CFO — the underdogs of Group D

Image via CTBC Flying Oyster

Founded by CTBC Sports Entertainment, CTBC Flying Oyster are the first seed from the Pacific Championship Series, having won the 2022 Summer Split Playoffs.

After acquiring the PCS spot from Machi Esports at the beginning of the season, the team finished second behind PSG Talon in the region’s spring season. While it was expected to see them continue their streak of impeccable results into the summer, few expected them to win playoffs. What was even more impressive, though, was how they didn’t lose a single series; they dominated everyone in the upper bracket, including PSG Talon, and then swept BYG 3-0 in the finals.

Despite being a new org, the players on the roster are all veterans with many years of competitive experience. Most of them even have already competed at previous Worlds. ADCs Shunn and Atlen are the only exceptions; this will be the first international tournament of their career.

The 20-year-old Shunn will be the starting ADC for Worlds. During the Summer Split, he and Atlen split time on stage, but Shunn competed during playoffs. With CFO being his first competitive League experience, the Taiwanese player has already earned a golden chance to prove himself on the biggest stage of the season.

But the real shining point of the roster is their mid laner Mission. He has consistently dealt one-third of the team’s total damage output throughout summer thanks to his control mages. Viktor and Taliyah have been his most-used picks. Expect them to be present at Worlds as well. Together with him, top laner Rest also stood out this last split: mostly a weakside player, he makes his presence clear during the crucial teamfights, which are the team’s specialty. 

CFO isn’t a highly proactive team in the early game. They prefer to play conservatively and wait for the carries to hit the right item spikes. Nonetheless, they are quite smart in punishing over-aggressive enemies and build their leads from there. Once it gets to the later stages, they rely on composure and the right openings to initiate fights.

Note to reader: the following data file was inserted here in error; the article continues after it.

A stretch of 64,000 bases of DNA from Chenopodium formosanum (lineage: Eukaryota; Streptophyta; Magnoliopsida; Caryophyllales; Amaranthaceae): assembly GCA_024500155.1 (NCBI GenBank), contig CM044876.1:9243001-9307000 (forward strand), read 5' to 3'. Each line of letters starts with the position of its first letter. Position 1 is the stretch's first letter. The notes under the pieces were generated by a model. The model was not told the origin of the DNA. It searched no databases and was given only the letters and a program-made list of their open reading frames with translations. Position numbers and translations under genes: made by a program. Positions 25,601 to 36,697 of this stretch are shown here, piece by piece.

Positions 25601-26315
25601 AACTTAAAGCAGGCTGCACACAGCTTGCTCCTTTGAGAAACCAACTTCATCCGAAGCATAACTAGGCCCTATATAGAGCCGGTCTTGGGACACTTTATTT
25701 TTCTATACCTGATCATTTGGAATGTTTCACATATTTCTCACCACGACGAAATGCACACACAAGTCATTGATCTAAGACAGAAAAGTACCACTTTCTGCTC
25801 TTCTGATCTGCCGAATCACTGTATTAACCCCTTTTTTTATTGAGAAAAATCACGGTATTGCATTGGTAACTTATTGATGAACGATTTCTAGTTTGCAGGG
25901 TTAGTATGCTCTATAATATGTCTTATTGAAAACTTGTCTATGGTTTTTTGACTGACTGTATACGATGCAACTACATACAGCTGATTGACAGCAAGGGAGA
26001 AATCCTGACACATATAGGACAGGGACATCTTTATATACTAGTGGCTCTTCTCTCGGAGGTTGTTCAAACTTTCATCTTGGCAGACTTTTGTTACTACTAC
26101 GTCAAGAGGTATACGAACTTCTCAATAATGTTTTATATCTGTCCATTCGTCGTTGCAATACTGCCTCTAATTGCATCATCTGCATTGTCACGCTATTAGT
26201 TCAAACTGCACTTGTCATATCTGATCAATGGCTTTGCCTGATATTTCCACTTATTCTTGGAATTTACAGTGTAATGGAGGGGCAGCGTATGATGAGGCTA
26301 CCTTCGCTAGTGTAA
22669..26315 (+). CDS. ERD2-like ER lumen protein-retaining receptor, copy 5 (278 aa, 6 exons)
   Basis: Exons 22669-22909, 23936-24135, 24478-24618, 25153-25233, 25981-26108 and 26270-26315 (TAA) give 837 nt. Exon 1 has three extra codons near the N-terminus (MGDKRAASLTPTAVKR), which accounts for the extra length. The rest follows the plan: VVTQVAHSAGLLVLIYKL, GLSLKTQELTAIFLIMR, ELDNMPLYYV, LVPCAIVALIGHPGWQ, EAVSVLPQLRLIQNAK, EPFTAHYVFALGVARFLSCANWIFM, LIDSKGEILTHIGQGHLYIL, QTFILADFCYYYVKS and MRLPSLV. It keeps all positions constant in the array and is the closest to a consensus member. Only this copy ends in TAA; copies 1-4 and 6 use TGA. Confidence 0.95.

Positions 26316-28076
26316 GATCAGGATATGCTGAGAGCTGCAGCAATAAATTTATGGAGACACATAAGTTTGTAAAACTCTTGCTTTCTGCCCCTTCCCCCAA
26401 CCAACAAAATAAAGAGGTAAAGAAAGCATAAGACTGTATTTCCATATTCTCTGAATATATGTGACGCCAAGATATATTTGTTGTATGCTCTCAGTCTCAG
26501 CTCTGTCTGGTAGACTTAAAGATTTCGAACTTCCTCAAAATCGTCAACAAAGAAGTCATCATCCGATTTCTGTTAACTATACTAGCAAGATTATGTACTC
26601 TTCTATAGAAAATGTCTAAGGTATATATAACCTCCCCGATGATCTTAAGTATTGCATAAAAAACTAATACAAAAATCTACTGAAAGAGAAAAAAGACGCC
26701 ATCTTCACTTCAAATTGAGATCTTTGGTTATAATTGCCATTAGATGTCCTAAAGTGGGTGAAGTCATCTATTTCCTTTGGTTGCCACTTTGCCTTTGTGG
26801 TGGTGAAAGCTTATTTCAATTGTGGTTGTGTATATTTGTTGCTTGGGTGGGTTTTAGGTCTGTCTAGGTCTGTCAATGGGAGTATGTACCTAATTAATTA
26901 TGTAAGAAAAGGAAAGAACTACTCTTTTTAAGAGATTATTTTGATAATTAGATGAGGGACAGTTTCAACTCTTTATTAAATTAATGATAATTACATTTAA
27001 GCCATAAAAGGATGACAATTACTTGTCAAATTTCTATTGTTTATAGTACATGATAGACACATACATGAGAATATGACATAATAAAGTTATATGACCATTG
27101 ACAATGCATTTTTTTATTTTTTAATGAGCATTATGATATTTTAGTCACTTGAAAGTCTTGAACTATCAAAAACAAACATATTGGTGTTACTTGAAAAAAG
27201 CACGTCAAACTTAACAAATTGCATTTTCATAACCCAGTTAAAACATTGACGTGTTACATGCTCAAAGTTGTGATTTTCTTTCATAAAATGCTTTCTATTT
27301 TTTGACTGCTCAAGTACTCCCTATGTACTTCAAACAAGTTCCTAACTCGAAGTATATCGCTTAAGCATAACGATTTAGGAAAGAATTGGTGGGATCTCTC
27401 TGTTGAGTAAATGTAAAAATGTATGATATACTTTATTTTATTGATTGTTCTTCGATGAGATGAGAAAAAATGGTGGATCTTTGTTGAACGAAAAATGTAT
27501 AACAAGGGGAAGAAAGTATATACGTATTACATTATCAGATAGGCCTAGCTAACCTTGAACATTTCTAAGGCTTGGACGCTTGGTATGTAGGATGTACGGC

100T — Are they NA’s best hope?

The home heroes are going to be the main subjects at Worlds 2022. Based on how EG played against MAD, there are higher hopes for fans compared to previous years.

Despite losing to C9, 100T remained among the top two of the LCS for the majority of the season. It’s evident coach Reapered brought the Korean low-volatility philosophy to the team; 100T relies on strong macro play and focus on objective control as well as vision denial to find the best openings for teamfights.

100T has the traditional lineup with a weak side top laner, mid laner Abbeddagge and ADC FBI acting as the two primary carries, and jungler Closer being the playmaker for the team. The team has large champion pools and flexibility across all roles, which might come in handy in the second round-robin after teams have figured out how to draft against each other.

While the team might not be the top-performers of NA, 100T had the luck of making it to one of the least competitive groups at Worlds this year.

Aside from Gen.G who should be prevailing over everyone else, the second place will be a three-way fight between RNG, CFO and 100T. While RNG are expected to advance, they showed shaky performances in play-ins and it can be a chance for the LCS team to take a win off them.

Considering the fact RNG will have less time to prepare for the group stage, 100T (and CFO) might make the upset happen. The chances are there, but it will be up to the North American roster to grab the opportunity when it comes.